A homozygous mutation in human Herc2 causes an Angelman-like syndrome and reduces the activity of the HERC2 protein

HERC2 has been implicated in a human disorder with some features similar to Angelman syndrome. The substitution of proline by leucine at amino acid position 594 in HERC2 caused HERC2P594L instability and almost total loss of the protein in homozygosis [4, 5]. Based on our data from heterozygous animals, we hypothesized that these patients would have lower levels of HERC2 activity. To test this hypothesis, we analyzed the levels of USP33 protein from fibroblasts derived from an affected individual and a healthy control. We observed a high increase of USP33 levels in fibroblasts from a patient (Figure 6A). To confirm that HERC2 activity was diminished, we also analyzed the levels of p21 protein. We observed a decrease in the p21 protein levels in fibroblasts from this patient (Figure 6A). However, the p53 and α-tubulin levels did not significantly change. The p21 mRNA levels also confirmed the decrease in p53 transcriptional activity in fibroblasts from the patient (Figure 6B). The level of p53 protein is regulated by the proteasome. In the presence of the proteasome inhibitor MG132, we observed a similar stabilization of p53 protein levels in fibroblasts from the patient and the control (Figure 6C). Under these conditions, we also detected a decrease in p21 protein levels in fibroblasts from the patient (Figure 6C), indicating a decrease in its p53 activity. These data show the low activity of HERC2 in individuals carrying the HERC2P594L mutation.

In conclusion, the low HERC2 activity found in Herc2+/530 mice (Figure 5) and in individuals with the HERC2P594L mutation (Figure 6A-6C) correlated with an increase in levels of the USP33 protein and a decrease in levels of the p21 protein. These data suggest that in conditions with low levels of HERC2 protein, cells could contain more USP33 and less p21. To confirm this point, human U2OS cells were depleted of HERC2 using interference RNA, and USP33 and p21 were analyzed by immunoblotting (Figure 6D). HERC2 knockdown increased levels of the USP33 protein and decreased levels of the p21 protein.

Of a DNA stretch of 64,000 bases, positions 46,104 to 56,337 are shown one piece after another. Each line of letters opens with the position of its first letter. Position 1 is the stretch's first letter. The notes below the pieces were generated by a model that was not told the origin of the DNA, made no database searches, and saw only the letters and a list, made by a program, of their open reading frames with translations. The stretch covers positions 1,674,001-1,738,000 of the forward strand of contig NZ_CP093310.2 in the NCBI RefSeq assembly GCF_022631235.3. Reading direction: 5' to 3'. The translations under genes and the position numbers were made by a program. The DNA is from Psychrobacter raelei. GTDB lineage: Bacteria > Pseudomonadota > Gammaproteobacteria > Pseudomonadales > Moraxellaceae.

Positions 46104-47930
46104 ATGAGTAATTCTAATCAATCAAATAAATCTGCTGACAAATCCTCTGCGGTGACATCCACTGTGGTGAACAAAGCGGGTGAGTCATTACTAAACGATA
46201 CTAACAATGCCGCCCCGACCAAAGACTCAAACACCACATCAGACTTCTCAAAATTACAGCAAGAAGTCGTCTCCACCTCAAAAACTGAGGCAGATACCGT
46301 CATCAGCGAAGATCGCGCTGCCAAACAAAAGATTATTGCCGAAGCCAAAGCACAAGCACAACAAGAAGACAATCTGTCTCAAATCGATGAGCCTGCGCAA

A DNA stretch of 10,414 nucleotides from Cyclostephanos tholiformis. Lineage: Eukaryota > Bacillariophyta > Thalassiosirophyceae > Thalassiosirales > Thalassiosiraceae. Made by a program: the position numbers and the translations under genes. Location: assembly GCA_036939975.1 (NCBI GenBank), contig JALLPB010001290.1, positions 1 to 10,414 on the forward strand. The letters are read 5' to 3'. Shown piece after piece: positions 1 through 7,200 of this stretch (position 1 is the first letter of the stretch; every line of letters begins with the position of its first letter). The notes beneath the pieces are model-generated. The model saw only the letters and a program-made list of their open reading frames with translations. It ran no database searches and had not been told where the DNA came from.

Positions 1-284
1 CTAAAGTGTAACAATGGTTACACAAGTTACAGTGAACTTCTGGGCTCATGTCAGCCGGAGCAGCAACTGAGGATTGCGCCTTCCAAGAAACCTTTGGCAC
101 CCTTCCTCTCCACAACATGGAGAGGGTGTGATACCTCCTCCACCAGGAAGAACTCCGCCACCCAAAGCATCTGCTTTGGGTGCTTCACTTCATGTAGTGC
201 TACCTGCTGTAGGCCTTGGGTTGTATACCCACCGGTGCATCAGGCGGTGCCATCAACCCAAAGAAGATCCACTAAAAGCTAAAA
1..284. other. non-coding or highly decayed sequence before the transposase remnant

A homozygous mutation in human

Figure 6: A homozygous mutation in human HERC2 that causes an Angelman-like syndrome reduces the activity of the HERC2 protein. A. Fibroblasts derived from individuals with HERC2 wild-type or HERC2 with the mutation P594L were analyzed by immunoblotting for the indicated antibodies. Levels of USP33 and p21 proteins were quantified and normalized with respect to α-tubulin levels. B. Levels of p21 mRNA were analyzed by RT quantitative PCR analysis and normalized with respect to 18S gene expression. C. The levels of HERC2, p53, p21 and α-tubulin proteins were analyzed in the presence or absence of the proteasome inhibitor MG132. D. U2OS cells were transfected with non-targeting (NT) or HERC2 siRNAs and analyzed by immunoblotting against the indicated proteins. The levels of USP33 or p21 were quantified and normalized with respect to Ran levels.